Although McCallister argues that the facts support both its claims for breach of fiduciary duty and breach of the implied covenant of good faith and fair dealing, we find nothing in the implied covenant count that is not included in the breach of duty count. "The covenant requires that neither party do anything that will injure the right of the other to receive the benefits of their agreement." Wagenseller v. Scottsdale Memorial Hospital, 147 Ariz. 370, 383, 710 P.2d 1025, 1038 (1985). Indeed, only the breach of duty claim encompasses all the facts alleged by McCallister. Thus, the only count we address is the breach of fiduciary duty claim.
BREACH OF FIDUCIARY DUTY
As McCallister notes, in Arizona, an employee/agent owes his or her employer/principal a fiduciary duty. Restatement (Second) of Agency § 2 (1958); see also Valley National Bank v. Milmoe, 74 Ariz. 290, 248 P.2d 740 (1952); Mallamo v. Hartman, 70 Ariz. 294, 219 P.2d 1039 (1950); Starkweather v. Conner, 44 Ariz. 369, 38 P.2d 311 (1934). In addition, "[u]nless otherwise agreed, an agent is subject to a duty not to compete with the principal concerning the subject matter of his agency." Restatement § 393. Comment e to that section provides:
Preparation for competition after termination of agency. After the termination of his agency, in the absence of a restrictive agreement, the agent can properly compete with his principal as to matters for which he has been employed. . . . Even before the termination of the agency, he is entitled to make arrangements to compete, except that he cannot properly use confidential information peculiar to his employer's business and acquired therein. Thus, before the end of his employment, he can properly purchase a rival business and upon termination of employment immediately compete. He is not, however, entitled to solicit customers for such rival business before the end of his employment nor can he properly do other similar acts in direct competition with the employer's business.
McCallister contends that Kastella breached her duty of loyalty both by improperly soliciting McCallister's clients and by improperly soliciting its employees. Kastella testified at the preliminary injunction hearing that of McCallister's six or seven commercial clients, four had verbally informed her that they would hire her when she set up her own company. She testified that they had called after they received her letter informing them she was leaving McCallister and asked her questions. Kastella stated she told them it was entirely up to them what they decided to do. She also testified that she told the employees she was resigning from McCallister and opening her own firm. She testified that she did not offer any of the employees a job but that several of them asked her if they could work for her. Kastella stated she told them that would be fine if the new company "got up and running. . . ."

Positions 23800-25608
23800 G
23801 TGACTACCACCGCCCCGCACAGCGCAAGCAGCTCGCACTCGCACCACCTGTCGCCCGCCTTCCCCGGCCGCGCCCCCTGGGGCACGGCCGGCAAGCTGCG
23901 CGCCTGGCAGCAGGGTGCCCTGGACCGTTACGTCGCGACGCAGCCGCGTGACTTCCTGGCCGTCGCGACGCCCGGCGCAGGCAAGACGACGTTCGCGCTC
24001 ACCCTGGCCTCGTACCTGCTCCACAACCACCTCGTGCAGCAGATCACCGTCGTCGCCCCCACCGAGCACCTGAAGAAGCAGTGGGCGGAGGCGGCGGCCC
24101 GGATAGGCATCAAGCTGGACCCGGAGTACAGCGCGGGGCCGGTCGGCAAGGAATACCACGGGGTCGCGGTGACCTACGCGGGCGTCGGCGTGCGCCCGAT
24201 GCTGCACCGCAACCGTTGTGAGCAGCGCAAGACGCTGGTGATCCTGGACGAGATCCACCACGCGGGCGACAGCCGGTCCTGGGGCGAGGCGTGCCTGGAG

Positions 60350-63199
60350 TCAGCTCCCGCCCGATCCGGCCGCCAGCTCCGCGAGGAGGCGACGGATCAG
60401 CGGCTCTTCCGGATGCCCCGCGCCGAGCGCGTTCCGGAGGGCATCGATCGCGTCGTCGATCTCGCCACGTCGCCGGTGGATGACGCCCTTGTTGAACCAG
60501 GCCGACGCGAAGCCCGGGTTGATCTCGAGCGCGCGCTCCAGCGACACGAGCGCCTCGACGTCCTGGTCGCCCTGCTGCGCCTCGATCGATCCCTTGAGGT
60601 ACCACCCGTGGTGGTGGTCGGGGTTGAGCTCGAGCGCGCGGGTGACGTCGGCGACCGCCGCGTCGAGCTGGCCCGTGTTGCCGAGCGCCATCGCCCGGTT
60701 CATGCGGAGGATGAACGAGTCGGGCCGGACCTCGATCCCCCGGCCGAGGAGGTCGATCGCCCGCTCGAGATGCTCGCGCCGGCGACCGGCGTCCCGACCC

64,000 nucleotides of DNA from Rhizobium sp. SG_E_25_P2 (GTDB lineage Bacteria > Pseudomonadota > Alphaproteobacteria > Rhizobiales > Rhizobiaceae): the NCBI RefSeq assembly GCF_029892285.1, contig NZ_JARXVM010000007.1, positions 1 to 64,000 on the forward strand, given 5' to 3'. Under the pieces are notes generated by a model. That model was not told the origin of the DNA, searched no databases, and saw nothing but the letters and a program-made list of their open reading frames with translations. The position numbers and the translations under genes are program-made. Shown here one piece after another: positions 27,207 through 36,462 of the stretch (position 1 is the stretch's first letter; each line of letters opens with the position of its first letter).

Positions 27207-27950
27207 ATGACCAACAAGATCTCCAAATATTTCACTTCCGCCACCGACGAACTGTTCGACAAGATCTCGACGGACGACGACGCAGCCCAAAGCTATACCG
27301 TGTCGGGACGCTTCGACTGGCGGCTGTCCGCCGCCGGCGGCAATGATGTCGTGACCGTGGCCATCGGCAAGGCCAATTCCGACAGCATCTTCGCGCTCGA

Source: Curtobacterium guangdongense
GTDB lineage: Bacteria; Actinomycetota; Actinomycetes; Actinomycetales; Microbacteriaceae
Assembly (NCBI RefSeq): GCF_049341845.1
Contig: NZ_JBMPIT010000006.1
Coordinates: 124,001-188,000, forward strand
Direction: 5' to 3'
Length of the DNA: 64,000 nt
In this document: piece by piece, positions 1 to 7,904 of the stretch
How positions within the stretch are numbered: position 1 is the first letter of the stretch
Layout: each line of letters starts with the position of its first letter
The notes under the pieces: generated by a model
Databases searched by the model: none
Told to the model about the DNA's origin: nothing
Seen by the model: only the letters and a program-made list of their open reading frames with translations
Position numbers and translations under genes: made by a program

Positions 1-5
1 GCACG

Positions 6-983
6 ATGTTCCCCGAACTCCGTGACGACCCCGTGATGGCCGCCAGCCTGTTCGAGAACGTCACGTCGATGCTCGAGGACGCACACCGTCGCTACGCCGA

McCallister produced evidence that it had received letters from four of its clients within days of Kastella's resignation letter terminating their property management agreements with McCallister effective in thirty days. Three of the clients indicated that Kastella's new company would be their property manager after the McCallister agreement terminated. Six of the nine commercial property division employees submitted their resignations to McCallister between October 13 and 16, four of which were effective October 31. All six subsequently went to work for Kastella. All had been at-will employees.
Kastella presented evidence from Ross McCallister's deposition that McCallister created its commercial property division only after Kastella was hired and that she brought with her two of the four clients who later hired her new firm. The other two hired McCallister during Kastella's employment there, one because of Kastella's reputation in the business. Two of McCallister's commercial clients left the company after Kastella resigned but did not hire Kastella. Ross McCallister testified that he never asked any of the clients who had left whether Kastella had solicited their business. He stated that he asked three clients why they were leaving McCallister, and all said they were satisfied with Kastella's work and wanted to continue with her. He admitted that he had no knowledge of anything specific that she had told the clients in the way of solicitation and testified that he merely assumed that she must have solicited the clients because they left McCallister and subsequently hired Kastella.
Ross McCallister was also unable to show that Kastella had solicited the company's employees. His only testimony on the subject was that one of the employees knew that Kastella was leaving to form her own company prior to the time McCallister knew it. He admitted that none of his employees had told him that Kastella had offered them a job before she left the company.
McCallister contends that this case is "remarkably similar" to that of Jet Courier Service v. Mulei, 771 P.2d 486 (Colo. 1989). In that case, the Colorado Supreme Court reversed the trial court's decision that Mulei had not breached the duty of loyalty he owed to Jet Courier and remanded for a new trial based on broader legal standards than the trial court had applied.